Form 1099-NEC or Form W-2
You cannot designate a worker, including yourself, as an employee or independent contractor solely by the issuance of Form W-2, Wage and Tax Statement or Form 1099-NEC, Nonemployee Compensation. It does not matter whether the person works full time or part time. You use Form 1099-NEC to report payments to others who are not your employees. You use Form W-2 to report wages, car allowance, and other compensation for employees.
Treating employees as nonemployees
You will be liable for social security and Medicare taxes and withheld income tax if you do not deduct and withhold them because you treat an employee as a nonemployee, including yourself if you are a corporate officer, and you may be liable for a trust fund recovery penalty. Refer to Publication 15, Circular E, Employer's Tax Guide for details about the trust fund recovery penalty or Independent Contractor (Self-Employed) or Employee? for more information on employee classification.
Shareholder loan or officer's compensation?
A loan by a corporation to a corporate officer should include the characteristics of a loan made at arm's length. That is, there should be a contract with a stated interest rate, a specified length of time for repayment, and a consequence for failure to repay the loan. Collateral would also be an indication of a loan. A below-market loan is a loan which provides for no interest or interest at a rate below the federal rate that applies. If a corporation issues you, as a shareholder or an employee, a below-market loan, then depending on the substance of the transaction the lender's payment to the borrower is treated as a gift, dividend, contribution to capital, payment of wages, or other payment.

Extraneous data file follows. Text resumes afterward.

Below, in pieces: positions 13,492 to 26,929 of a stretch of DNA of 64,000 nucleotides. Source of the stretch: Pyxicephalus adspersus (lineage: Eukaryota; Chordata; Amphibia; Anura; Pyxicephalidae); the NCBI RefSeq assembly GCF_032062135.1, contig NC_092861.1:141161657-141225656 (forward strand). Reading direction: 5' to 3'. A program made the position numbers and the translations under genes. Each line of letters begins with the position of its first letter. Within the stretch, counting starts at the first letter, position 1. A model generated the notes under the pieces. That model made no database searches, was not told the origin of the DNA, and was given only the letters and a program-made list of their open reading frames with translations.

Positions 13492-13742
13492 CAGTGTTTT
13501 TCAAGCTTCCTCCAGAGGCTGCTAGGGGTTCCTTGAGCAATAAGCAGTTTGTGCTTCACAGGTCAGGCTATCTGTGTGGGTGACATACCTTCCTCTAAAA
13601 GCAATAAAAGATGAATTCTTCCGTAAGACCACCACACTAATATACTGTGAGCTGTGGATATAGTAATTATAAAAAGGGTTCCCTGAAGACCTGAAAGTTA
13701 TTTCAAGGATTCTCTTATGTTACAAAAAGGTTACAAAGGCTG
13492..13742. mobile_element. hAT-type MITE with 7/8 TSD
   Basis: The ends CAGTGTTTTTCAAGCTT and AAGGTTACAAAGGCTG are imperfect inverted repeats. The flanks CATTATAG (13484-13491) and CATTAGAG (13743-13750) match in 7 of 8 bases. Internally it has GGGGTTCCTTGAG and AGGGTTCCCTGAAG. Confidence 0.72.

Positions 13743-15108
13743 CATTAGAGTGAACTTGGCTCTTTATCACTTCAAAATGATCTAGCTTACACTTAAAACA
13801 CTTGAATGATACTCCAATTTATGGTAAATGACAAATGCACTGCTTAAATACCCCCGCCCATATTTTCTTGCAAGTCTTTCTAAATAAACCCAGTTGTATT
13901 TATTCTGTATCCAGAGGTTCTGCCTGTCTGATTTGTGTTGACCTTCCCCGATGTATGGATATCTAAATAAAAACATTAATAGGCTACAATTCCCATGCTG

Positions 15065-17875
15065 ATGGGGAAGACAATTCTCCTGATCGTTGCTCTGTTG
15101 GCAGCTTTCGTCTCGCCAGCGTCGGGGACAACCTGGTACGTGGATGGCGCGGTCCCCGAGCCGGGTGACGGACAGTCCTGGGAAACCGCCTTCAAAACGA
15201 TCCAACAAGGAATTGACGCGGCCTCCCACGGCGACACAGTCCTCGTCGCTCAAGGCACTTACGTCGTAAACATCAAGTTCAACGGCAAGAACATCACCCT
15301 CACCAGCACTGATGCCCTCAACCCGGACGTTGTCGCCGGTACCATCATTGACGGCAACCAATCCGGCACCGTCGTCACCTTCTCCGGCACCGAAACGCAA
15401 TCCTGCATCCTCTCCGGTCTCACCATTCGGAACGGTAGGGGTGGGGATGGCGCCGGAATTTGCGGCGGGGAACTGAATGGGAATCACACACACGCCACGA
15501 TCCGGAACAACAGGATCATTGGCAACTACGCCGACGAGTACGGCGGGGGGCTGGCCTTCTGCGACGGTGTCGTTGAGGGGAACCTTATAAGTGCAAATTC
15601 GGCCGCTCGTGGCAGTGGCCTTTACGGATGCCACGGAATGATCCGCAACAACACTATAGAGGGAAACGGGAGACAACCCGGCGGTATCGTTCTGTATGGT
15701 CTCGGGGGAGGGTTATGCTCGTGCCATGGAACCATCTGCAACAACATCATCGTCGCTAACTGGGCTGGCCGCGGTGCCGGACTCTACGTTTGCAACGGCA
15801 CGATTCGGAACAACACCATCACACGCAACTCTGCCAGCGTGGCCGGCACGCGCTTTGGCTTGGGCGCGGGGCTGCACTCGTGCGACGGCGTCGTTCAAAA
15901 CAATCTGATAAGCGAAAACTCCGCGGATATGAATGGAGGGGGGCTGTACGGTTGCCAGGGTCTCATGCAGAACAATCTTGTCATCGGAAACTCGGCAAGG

See "Below-market interest rate loans" under Employees' Pay / Kinds of Pay / Loans or Advances in Publication 535, Business Expenses for more information.
Because an officer of a corporation is generally an employee with wages subject to withholding, corporate officers may question what is considered reasonable compensation for the efforts they contribute to conducting their trade or business. Wages paid to you as an officer of a corporation should generally be commensurate with your duties. Refer to "Employee's Pay, Tests for Deducting Pay" in Publication 535, Business Expenses for more information. Public libraries may have reference sources that provide averages of compensation paid for various types of services. The Internal Revenue Service may determine that adjustments must be made to the income and expenses of tax returns for both the corporation and an individual shareholder if the officer is underpaid for services provided.
Copyright 2022 Mark Sullivan Consulting, PLLC
Disclaimer: This article includes general tax information, and therefore may not be relied upon as legal authority. This means that the information cannot be used to support a legal argument in a court case. Please consult with a licensed tax professional.